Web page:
Why you should know about the Global IP Index

It is getting to be award time around the entertainment world.  And there are awards also being handed out in the intellectual property world.  (Ok, maybe not the BEST bridge in subjects, but most of that entertainment stuff is protected by intellectual property.)

The US Chamber of Commerce recently released its annual Global IP Index for 2018.  

The Chamber provides this index as "a blueprint for countries seeking to become true knowledge-based economies through an effective intellectual property (IP) architecture. Every individual economy represents a blank canvas, with policymakers using broad strokes in the form of IP policy to paint their country’s innovative and creative futures."

There are 8 categories with a total of 40 indicators used by the Chamber to provide its Index.

The most surprising and disappointing finding is that the United States has slipped to 12th this year, and tied with Italy. 

So, what?  Is this REALLY as important as who won a Grammy last week, or who will win an Oscar in the coming month?


This is incredibly important because this indicates that the US system for protecting patents is very uncertain for innovators.  In particular, there is concern that in the fields of biotech and computer-implemented inventions, the patent system in the United States leaves too much uncertainty for innovators to be able to protect their invention.  

In other words, there is becoming too great a financial risk in the United States to invest in particular technologies because the intellectual property protection is not consistent or nonexistent.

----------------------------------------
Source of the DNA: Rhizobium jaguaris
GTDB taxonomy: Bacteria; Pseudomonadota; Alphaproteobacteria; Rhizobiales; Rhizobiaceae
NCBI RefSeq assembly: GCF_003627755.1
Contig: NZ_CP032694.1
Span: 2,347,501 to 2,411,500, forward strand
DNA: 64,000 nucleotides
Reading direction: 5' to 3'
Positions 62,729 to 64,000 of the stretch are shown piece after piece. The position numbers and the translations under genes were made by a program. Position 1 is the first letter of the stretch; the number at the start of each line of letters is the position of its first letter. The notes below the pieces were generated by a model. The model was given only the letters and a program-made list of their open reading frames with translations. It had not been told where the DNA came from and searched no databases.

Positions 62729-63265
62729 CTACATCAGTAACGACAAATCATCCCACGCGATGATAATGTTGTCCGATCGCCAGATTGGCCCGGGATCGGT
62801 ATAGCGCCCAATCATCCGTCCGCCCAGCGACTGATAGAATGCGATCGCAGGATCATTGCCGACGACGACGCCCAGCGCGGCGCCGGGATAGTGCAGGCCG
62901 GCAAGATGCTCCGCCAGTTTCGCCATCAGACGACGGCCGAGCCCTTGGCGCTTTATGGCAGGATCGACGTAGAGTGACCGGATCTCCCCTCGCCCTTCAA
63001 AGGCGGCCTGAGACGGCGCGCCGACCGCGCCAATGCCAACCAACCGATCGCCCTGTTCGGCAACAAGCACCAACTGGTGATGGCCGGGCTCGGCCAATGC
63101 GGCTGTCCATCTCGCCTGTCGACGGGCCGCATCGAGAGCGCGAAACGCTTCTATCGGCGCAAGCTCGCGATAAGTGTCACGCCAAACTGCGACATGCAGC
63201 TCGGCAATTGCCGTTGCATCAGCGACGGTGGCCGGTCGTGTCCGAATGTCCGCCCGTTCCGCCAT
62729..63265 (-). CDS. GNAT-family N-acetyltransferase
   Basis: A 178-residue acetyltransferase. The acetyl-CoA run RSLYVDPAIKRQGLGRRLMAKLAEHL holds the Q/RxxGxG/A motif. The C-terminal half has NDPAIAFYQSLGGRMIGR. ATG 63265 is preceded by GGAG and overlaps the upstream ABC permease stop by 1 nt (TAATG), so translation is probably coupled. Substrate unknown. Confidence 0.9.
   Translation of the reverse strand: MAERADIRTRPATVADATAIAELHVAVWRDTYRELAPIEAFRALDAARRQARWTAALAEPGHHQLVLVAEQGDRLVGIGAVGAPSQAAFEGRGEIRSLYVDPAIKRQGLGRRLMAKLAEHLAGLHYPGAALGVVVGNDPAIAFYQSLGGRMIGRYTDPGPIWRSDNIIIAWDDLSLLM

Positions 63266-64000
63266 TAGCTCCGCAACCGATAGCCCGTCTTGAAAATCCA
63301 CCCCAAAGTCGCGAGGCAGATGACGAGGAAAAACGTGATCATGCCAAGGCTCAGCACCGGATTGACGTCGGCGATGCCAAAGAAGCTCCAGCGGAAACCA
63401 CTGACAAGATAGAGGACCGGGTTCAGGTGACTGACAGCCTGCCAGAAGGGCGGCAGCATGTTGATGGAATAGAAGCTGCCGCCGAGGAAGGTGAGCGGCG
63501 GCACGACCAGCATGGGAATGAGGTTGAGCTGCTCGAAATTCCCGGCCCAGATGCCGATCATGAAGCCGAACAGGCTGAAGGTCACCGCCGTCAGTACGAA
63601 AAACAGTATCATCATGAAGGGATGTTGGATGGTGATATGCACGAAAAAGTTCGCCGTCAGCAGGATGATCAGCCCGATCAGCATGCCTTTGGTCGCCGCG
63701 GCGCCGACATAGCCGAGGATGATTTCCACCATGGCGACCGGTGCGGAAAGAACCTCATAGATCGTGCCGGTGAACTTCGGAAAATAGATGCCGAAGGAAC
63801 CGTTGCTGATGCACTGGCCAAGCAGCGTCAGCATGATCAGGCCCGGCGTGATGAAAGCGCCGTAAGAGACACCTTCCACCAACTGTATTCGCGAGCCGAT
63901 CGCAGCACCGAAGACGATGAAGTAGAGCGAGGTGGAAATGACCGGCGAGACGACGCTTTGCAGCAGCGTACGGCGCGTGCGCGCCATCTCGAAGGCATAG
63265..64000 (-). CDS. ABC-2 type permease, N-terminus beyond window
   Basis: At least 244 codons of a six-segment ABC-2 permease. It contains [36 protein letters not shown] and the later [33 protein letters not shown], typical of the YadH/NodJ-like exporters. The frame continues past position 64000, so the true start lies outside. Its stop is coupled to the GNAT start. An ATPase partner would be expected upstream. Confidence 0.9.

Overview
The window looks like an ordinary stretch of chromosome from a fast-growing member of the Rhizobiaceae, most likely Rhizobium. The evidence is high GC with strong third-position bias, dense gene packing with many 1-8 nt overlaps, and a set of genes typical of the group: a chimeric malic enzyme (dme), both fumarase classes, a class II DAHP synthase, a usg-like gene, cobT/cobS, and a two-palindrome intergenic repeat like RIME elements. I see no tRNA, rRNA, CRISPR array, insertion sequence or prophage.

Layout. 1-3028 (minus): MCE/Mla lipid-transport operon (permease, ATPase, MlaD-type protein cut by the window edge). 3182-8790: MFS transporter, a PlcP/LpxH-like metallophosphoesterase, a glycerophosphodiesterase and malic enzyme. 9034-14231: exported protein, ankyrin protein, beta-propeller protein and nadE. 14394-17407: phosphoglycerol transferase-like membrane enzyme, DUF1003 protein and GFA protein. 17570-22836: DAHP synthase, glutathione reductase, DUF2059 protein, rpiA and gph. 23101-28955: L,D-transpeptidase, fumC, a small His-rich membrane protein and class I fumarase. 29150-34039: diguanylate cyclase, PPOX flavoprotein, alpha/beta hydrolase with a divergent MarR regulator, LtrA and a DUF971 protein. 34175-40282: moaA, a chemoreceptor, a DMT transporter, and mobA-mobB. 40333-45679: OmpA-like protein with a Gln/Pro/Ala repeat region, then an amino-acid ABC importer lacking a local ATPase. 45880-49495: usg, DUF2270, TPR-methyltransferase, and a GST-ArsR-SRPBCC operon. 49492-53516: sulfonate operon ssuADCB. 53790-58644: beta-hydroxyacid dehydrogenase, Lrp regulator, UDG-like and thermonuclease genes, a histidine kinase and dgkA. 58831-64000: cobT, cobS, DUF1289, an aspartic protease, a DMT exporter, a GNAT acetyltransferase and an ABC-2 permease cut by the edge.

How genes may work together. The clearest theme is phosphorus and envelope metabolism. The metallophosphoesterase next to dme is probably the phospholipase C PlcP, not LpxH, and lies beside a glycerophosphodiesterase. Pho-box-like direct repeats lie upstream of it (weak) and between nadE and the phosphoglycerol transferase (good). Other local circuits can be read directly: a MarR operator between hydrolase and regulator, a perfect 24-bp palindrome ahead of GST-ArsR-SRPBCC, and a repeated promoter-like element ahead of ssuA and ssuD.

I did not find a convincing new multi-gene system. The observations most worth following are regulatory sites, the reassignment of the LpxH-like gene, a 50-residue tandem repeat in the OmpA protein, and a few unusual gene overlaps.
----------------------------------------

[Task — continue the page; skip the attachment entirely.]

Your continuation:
Good thing that it is just in the fields of biotech and computer-implemented inventions.  I mean come on, who would want to do anything in those fields anyway?  None of us can benefit from biotech and computers.  (And yes, that is complete sarcasm with an eye roll on my part.)

The countries at the top of the IP Index "took steps to strengthen their IP systems and foster an environment that encourages and incentivizes creators to bring their ideas to market."

The US has to step it and start encouraging and incentivizing in all fields of technology so we remain that beacon of IP protection throughout the world.  

And what can each of us do?  It is simple, really.  Educate yourself.  Take the time to learn about patents.  Know even the basics and how to recognize when to file within your organization.  Understand how they can incentivize your organization to innovate, which in turn, should lead to an increased ROI for your organization.  And then encourage your representatives to learn more as well and to support a stronger IP system.